16. Oct 16, 2007 #15
    I'm taking Ap Bio right now, and it's the beginning of the year so my understanding of it is limited.
    Biologically, it is said that if the population continues to increase, Entropy increases, because our cells are organized, which helps contribute to entropy.I can't find this anywhere on the internet but it's said in my text book. Biologically the organization is happening locally. According to my text book "Every energy transfer or transformation increases the entropy of the universe." It also explains that entropy is the physical disintegration of a structures. When we eat we are breaking down complex, organized matter. Using chemistry, the chemical energy from the food is broken down to kinetic energy which our bodies uses in the form of heat.Because our bodies is not a perfect engine along with any other piece of machinery, our bodies can not completely utilize heat efficiently, therefore the heat is released which increases the entropy of the universe. When we fill up are cars with gas only 10 or $15 of our 50 dollars use to fill the tank is used to run the car. The other $35 is only use to keep the engine warm, which is then released as heat.

    Carnot came up with the idea of the Carnot engine which, theoretically is the perfect engine because it can achieve the max efficiency of heat without releasing entropy as a result. but it's almost impossible to achieve this kind of result.
     
  17. Oct 16, 2007 #16
    Yes man I know that perfectly. But entropy of gas and radiation is always higher, isn't it? But this how we belive the universe was begun according to big bang model. So won't it be that the entropy of the earlier universe was higher than today? By the way can you explain me the thermodynamic arrow and cosmological arrow of time poits towards same direction?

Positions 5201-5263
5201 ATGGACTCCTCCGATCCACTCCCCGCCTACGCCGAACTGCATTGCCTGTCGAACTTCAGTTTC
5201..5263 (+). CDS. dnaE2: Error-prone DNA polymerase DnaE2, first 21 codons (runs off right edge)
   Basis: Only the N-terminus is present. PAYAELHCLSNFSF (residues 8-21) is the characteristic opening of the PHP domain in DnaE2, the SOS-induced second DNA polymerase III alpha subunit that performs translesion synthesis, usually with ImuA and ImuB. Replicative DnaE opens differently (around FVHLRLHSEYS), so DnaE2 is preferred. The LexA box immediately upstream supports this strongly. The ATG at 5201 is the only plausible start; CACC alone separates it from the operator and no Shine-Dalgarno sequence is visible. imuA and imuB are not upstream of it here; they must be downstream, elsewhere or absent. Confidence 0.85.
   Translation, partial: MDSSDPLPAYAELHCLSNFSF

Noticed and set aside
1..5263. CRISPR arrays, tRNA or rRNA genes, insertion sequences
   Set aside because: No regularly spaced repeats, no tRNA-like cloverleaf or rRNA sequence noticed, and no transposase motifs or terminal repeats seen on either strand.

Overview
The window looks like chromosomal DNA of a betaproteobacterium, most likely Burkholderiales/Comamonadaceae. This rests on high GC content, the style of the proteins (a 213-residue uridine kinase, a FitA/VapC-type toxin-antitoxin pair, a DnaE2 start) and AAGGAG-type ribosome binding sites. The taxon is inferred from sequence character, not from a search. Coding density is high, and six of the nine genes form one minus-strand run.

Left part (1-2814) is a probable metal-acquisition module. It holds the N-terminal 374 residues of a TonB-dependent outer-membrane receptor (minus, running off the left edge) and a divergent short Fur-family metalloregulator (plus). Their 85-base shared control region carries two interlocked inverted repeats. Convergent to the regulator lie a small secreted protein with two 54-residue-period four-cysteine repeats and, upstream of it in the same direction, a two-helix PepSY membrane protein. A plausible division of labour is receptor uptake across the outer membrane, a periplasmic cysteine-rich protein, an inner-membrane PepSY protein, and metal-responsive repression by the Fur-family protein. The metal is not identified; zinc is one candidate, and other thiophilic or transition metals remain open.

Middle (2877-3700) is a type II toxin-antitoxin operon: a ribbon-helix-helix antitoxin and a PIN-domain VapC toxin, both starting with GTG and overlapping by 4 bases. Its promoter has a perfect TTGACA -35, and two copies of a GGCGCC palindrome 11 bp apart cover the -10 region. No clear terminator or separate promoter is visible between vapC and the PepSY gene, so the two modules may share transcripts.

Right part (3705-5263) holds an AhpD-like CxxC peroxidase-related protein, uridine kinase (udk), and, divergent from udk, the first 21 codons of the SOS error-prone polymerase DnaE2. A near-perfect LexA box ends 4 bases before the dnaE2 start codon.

18. Oct 16, 2007 #17
    According to the Big bang theory, everything was released at once with a huge explosion. When everything was spilled out, energy was released randomly. But as time progressed structures started to take up more complex structures and became organize, which increase entropy. Entropy is a measure of disorder not disorder itself so you can't say that there was more entropy in the beginning just because it was more disorganize.
    I'm not to sure what you mean by Thermodynamic and cosmological arrows? What is that?
     
  19. Oct 17, 2007 #18
    I mean the arrow of time. As we all know that the arrow of therodynamic time always points in same direction as cosmological arrow of time. I am asking why is so? Is it necessary to be like this or any other form is possible?
     
  20. Oct 19, 2007 #19
    Im not sure I haven't gotten that far, wait for me in like 7 years after I finish college than I'll answer your question (>_<")
     
  21. Oct 19, 2007 #20
    By the way in which level are you studying and what is your major subject? Are you from USA? I will give the answer to this question later on on the basis of my knowledge as I am in hurry today.